Since I’ve already created an fts_admin user with the FTS Admin role, I’ll create another user called fts_searcher that only has the FTS Searcher role for the travel-sample bucket.
Using the REST API for FTS
I’m going to use the REST API to demonstrate that these users are limited by the roles I’ve given them. If you need a refresher on the REST API, you can refer to the documentation of the Full Text Search API. Also note that I’m using the REST API because there are some bugs in the UI as I’m writing this.
Create an FTS index
To create an index with the REST API, I need to make a PUT request to the
First, I’ll create an index for the ‘hotel’ type in the travel-sample bucket, so I’ll PUT to
Also, credentials can be put in the URL to use basic authentication
Furthermore, the REST endpoints are available on port 8094
Finally, the URL for the PUT request should look something like this:
The body of the PUT is a big JSON object. Below is part of it. You can find the full version on GitHub to try for yourself.
// ... snip ...
Normally, you can create this via the UI instead of having to create JSON by hand. I’m not going to go into FTS in much detail in this post, because my goal is to demonstrate the new authentication and authorization features, not FTS itself.
Trying to create an index without authorization
Notice that I’m using fts_searcher as the user. I know that fts_searcher shouldn’t have permission to create indexes, so I would expect a 403. And that’s just what I get.
"message": "Forbidden. User needs one of the following permissions",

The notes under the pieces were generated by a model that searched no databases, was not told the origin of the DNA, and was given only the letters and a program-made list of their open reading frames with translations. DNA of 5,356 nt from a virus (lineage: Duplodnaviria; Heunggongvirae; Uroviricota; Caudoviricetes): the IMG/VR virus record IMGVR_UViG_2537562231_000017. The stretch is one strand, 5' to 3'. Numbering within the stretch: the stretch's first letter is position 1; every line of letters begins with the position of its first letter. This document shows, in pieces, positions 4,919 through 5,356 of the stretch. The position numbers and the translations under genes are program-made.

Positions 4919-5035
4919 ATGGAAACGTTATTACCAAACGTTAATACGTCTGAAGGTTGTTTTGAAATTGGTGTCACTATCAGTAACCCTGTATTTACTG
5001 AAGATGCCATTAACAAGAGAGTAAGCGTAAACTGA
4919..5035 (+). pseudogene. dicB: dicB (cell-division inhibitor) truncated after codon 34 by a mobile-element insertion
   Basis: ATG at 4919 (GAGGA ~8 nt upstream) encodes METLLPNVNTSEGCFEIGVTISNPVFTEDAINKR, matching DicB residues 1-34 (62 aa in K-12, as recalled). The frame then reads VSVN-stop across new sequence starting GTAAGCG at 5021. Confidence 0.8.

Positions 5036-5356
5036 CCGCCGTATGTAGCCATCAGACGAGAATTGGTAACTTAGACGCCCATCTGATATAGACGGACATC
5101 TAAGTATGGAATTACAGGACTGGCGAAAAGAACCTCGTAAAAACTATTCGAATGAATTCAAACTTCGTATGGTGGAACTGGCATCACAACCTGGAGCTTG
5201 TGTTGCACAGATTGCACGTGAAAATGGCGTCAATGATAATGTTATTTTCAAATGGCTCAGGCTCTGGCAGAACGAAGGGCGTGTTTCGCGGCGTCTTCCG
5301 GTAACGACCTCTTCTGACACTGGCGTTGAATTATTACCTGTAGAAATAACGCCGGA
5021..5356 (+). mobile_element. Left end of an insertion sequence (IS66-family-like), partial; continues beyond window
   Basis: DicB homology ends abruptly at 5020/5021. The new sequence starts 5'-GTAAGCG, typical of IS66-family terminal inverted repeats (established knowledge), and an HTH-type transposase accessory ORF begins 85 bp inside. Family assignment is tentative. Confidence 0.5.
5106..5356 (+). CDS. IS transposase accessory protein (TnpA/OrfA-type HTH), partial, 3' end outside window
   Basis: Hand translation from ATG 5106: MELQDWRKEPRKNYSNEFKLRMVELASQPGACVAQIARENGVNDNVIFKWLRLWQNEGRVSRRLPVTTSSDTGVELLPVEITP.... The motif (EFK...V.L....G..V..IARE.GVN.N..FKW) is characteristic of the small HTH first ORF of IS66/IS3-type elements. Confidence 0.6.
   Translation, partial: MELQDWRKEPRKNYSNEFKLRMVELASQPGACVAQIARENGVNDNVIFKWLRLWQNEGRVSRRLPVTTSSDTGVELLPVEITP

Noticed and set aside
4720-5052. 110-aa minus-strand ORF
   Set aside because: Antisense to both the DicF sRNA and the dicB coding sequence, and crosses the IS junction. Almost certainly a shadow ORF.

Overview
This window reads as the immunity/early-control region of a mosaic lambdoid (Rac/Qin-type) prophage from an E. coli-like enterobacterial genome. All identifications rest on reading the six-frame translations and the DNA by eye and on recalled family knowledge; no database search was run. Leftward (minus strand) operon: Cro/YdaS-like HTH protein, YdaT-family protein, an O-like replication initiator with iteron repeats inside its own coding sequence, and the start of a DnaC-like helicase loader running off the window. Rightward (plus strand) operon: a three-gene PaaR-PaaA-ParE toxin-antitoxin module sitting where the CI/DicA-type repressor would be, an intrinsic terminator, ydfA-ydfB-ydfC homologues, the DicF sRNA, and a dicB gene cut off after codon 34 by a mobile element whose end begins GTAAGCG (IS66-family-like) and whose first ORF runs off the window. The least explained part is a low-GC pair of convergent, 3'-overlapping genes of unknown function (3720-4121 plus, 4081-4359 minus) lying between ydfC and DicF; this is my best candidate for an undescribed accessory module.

So, while the authentication worked, that user doesn’t have the necessary authorization.
Creating an index with authorization
I’ll try again with fts_admin:
And assuming an index named ‘hotels’ doesn’t already exist, you’ll get a 200, and this in the body of response:
Using the FTS index
Next, let’s use the REST API to search the index for the word ‘breakfast’.
First, make a POST to the
/api/index/hotels/query endpoint, again with the proper credentials and port number.
Both users should be able to execute a search using that index.
Next, in the body of the POST should be a simple JSON object. Again, you don’t normally have to create this by hand — your SDK of choice or the Web Console UI can do this for you.
Finally, the result of this search request will be a large JSON response. Look within the “hits” sub-document for “fragments” to verify that the search worked. Here’s a snippet of my search for “breakfast”. Again, the full result is on Github.
// ... snip ...
"â€¦ to watch TV. <mark>Breakfast</mark> was served every morning along with a copy of the Times-Picayune. I took my <mark>breakfast</mark> downstairs in the patio, the coffee was very good. The continental <mark>breakfast</mark> is nothing toâ€¦"
// ... snip ...
This is a preview, expect some bugs!
There are some bugs and some incomplete features.
I’ve shown FTS roles here on purpose. This is because the other roles are not yet fully formed. Please try them out, let us know what you think, but remember they are not in their final form. FTS is closest to ready.
I’ve seen some issues when logging in as a non-admin user causes the web console to behave badly. Because of this, I showed the REST example above instead of relying on the UI.
Finally, there might be other bugs that we don’t know about yet. Please let us know! You can file an issue in our JIRA system at issues.couchbase.com or submit a question on the Couchbase Forums. Or, contact me with a description of the issue. I would be happy to help you or submit the bug for you (my Couchbase handlers send me a cake pop when I submit a good bug).